Several people have asked me in the past few months, “When did we stop kneeling to pray here at the Church of Our Saviour?” My first response to them is, “As far as I know, we haven’t.” However, a slightly longer response is also in order.

If the real question being asked is, “When did we all stop kneeling simultaneously to pray here at the Church of Our Saviour?”, then my response is somewhat different. I certainly cannot speak about our corporate prayer posture before I arrived in mid-February, but I can say that my own understanding of corporate worship doesn’t call for us to pray in the same way. In our Book of Common Prayer, there are occasional directions in the rubrics (the words in small print written in italics) for the congregation to stand (as during the Opening Sentences or the Nicene Creed) or sit (as during the readings and sermon). But there are no rubrical directions for prayer posture during the Prayers of the People, the Confession, or the Post-Communion Prayer. And during the eucharistic prayer, after the “Holy, holy, holy”, the congregation is directed to stand or kneel. So, clearly, the writers of the Prayer Book were quite intentional about not imposing an expectation that there is a “right” way to pray.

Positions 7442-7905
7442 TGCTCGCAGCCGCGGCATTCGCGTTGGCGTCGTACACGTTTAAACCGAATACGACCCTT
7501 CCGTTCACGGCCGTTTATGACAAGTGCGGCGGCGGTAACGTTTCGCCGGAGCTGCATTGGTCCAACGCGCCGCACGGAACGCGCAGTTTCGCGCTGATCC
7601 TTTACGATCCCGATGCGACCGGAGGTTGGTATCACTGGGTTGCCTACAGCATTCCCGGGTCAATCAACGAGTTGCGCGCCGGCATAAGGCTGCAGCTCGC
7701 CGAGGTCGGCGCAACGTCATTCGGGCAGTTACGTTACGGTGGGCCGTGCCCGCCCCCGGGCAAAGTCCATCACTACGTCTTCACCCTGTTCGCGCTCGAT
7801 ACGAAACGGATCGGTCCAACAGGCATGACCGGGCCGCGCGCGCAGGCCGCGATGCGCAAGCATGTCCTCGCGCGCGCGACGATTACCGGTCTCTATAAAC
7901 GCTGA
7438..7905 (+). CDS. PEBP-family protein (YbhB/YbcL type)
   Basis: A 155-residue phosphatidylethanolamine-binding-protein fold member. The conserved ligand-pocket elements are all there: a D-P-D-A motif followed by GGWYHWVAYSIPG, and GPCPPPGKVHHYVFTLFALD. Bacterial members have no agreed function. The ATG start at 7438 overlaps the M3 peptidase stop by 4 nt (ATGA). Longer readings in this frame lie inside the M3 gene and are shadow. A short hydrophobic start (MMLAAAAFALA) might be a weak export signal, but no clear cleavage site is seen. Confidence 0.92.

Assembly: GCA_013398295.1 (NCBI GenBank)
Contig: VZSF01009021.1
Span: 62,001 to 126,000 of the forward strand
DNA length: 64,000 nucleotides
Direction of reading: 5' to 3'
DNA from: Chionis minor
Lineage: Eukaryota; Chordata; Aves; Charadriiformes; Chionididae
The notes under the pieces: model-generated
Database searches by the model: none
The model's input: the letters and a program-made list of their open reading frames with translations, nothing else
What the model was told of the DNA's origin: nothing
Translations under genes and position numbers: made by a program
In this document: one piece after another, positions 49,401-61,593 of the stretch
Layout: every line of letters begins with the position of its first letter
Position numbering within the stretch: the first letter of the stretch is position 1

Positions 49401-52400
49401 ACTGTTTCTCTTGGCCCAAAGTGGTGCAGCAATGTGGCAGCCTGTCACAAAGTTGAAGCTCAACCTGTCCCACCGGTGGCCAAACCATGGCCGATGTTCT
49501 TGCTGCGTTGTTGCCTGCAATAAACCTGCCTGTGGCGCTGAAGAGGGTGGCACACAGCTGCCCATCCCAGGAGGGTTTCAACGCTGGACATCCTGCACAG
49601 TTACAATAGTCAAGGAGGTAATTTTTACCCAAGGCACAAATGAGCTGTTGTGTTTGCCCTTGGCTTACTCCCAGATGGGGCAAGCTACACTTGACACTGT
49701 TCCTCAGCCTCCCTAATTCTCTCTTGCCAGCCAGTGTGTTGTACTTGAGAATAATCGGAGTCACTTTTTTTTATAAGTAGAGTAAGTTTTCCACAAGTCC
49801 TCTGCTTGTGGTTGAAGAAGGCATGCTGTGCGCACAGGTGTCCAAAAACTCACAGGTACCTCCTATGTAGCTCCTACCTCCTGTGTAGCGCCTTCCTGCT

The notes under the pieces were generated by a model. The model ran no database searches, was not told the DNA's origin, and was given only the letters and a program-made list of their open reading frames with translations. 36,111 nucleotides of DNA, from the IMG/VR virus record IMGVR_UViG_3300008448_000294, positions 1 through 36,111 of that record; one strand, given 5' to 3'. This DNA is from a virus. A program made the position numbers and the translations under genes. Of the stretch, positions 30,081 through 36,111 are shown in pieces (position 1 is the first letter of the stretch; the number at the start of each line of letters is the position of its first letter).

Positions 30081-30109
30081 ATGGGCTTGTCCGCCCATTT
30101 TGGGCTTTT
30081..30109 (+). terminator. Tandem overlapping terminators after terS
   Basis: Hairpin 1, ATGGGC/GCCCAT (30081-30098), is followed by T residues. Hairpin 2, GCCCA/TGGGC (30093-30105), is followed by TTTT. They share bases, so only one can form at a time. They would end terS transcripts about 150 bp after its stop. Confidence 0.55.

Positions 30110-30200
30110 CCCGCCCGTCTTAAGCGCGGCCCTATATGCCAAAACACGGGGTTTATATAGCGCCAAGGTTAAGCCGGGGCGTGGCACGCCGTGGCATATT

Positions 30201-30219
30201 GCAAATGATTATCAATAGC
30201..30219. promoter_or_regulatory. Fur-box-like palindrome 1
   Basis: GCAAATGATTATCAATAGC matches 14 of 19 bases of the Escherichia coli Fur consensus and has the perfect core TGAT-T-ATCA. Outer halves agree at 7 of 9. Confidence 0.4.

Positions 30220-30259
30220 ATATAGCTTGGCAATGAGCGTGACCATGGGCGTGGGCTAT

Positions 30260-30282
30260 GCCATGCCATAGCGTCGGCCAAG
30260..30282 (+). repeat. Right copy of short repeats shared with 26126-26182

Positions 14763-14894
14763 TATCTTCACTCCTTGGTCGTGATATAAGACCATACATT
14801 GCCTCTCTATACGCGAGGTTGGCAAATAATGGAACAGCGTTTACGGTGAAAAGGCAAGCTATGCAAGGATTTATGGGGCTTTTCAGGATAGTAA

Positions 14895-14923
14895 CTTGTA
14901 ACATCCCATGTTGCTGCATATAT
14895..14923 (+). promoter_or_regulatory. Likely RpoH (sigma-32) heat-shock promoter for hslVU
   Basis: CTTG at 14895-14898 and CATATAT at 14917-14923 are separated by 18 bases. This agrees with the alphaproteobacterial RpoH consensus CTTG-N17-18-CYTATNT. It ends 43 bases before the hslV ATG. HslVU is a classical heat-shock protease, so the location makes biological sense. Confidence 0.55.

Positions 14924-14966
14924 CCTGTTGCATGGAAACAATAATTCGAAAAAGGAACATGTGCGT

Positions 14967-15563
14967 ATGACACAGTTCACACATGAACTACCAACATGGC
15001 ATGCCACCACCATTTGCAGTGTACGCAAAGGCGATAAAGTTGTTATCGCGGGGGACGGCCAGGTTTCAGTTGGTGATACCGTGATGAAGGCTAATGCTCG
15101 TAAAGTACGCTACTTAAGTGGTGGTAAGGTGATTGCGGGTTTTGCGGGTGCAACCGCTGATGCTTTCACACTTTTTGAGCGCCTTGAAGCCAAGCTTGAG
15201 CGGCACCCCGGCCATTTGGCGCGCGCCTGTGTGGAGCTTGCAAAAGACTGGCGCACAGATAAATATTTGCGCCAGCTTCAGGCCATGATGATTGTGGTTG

Rather, my words of encouragement to you are to assume a posture of prayer which allows you to most fully enter into that dialogue with God, where you can speak – and more importantly listen – in that holy conversation. If you are a kneeler, then kneel. If you are a stander, then stand. And frankly, if you are a sitter, then please feel free to sit. At the end of the day, what is important to remember is that “unity is not the same as uniformity.” What binds us together as God’s holy people is not that we are all doing exactly the same thing at the same time. What binds us together is our loving God who invites us to gather for worship and praise, giving thanks to God for all the blessings we have received.

Faithfully,

Bob Honeychurch

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